The COVID-19 pandemic is undoubtedly the worst global health disaster of the twenty-first century. It has ravaged economies, destroyed livelihoods, devastated families and curtailed civil liberties in many parts of the world. But not all countries have been affected equally. Rich countries, such as the US and those in Europe, suffered a higher number of cases (see Figure 1) and casualties (see Figure 2), necessitating a larger response from the developed world in the search for a vaccine.
This is not the first global pandemic to destroy lives and nations. For instance, the Spanish flu in the early twentieth century, when medical science was not as advanced as in recent times, was far more lethal. Importantly, the Spanish flu struck during the First World War when press freedom was severely curtailed in most parts of the world, but in Spain, which was neutral during the war, the press could freely report on cases and fatalities, ultimately giving the pandemic its name. COVID-19 has not been subjected to such restrictions and therefore captured the attention of political leaders worldwide from the early stages of the outbreak. Governments responded by locking down countries and imposing other restrictions, but the only permanent solution to the pandemic was the discovery of a vaccine.
Typically, vaccines can take years to be developed and go through clinical trials before being released for public use. But the COVID-19 vaccine was developed and released in less than a year since the outbreak was declared a pandemic. The World Health Organization (WHO) issued an emergency use listing (ELU) for the Pfizer–BioNTech COVID-19 vaccine on 31 December 2020 and granted ELUs to two versions of the Oxford–AstraZeneca vaccine manufactured by the Serum Institute of India (SII) and SKBio on 15 February 2021. Currently, 82 vaccine candidates are under clinical development and 182 vaccine candidates are in the pre-clinical development phase, a remarkable achievement in global public health.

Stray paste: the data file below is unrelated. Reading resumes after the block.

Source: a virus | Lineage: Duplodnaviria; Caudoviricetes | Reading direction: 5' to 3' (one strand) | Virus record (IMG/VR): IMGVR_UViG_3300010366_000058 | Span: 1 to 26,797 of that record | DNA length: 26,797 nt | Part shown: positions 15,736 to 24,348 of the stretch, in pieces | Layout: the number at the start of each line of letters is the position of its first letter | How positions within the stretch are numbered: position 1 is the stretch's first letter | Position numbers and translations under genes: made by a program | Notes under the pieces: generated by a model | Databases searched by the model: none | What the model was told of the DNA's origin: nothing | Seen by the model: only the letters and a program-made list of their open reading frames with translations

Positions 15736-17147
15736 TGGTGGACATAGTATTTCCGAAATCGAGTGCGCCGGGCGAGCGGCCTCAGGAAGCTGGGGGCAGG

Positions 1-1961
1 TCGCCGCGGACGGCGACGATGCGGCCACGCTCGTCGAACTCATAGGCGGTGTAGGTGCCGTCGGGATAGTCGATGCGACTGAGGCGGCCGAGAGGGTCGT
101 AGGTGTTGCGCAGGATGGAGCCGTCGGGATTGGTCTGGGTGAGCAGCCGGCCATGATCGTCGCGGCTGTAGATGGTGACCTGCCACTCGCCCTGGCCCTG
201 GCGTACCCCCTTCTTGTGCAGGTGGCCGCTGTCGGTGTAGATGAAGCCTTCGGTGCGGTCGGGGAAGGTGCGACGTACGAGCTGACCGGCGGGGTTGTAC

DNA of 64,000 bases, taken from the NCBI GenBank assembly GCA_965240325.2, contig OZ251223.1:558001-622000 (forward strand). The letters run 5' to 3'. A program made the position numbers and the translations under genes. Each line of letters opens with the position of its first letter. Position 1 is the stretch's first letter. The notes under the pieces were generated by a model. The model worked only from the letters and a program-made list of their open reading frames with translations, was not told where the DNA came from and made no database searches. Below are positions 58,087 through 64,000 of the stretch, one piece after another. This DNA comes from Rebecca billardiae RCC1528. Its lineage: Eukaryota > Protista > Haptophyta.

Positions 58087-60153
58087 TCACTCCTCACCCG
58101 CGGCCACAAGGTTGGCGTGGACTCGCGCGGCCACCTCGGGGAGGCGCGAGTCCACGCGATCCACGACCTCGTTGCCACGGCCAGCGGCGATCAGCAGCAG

Race for Vaccines
With the discovery of the vaccine, COVID-19 has ceased to be a global humanitarian issue and has metamorphosed into a traditional political economy problem of inequality in access between the rich and the poor countries. In several countries, this has also emerged as a problem of unequal access across regions and demographics. Globally, the number of vaccine doses administered per 100 people is 6.5 (as of 25 March 2021), but there are significant variations across countries and continents. Israel has achieved 115 doses per 100 people, while the US has administered over 35 doses per 100 people and the European Union has achieved 15 doses per 100 people. Meanwhile Asian countries have achieved a modest 4.5 doses per 100 people, mostly on the back of India and China’s significant manufacturing capacities. For most African countries, however, there is either no data available or they have yet to achieve even a single dose per 100 people (see Figure 3).
The rich countries have used their economic and political muscle to corner as many vaccine doses as possible, while most poor nations rely on the COVID-19 Vaccines Global Access—or COVAX—initiative by UNICEF, GAVI (vaccine alliance) and WHO to promote equitable access to the vaccines. Despite efforts at improving access, GAVI has declared that merely 27 percent of the vulnerable population in developing countries will benefit from COVAX vaccines this year. The distribution of the COVID-19 vaccines has once again exposed the reality of the world’s poor, who are routinely deprived of basic human rights, in general, and justice, in particular. There are now increasing concerns of ‘vaccine apartheid’—a stark inequality in global access to vaccines. While rich nations have rolled out massive vaccination drives following the availability and emergency authorisation of multiple vaccines, poorer nations see no hope of gaining access in the near future.
This is despite repeated efforts since the onset of the pandemic to declare the COVID-19 vaccine a global public good, including an appeal from 115 international personalities and 19 Nobel laureates to adopt legal measures to ensure it is made available free of charge to all. Experts have also made several suggestions on how to operationalise such a global drive, such as a temporary waiver of intellectual property rights by the World Trade Organization and governments to encourage emergency production to meet the global demand for vaccines. Despite repeated pleas calling for solidarity and global cooperation, rich countries have yet to adopt such measures.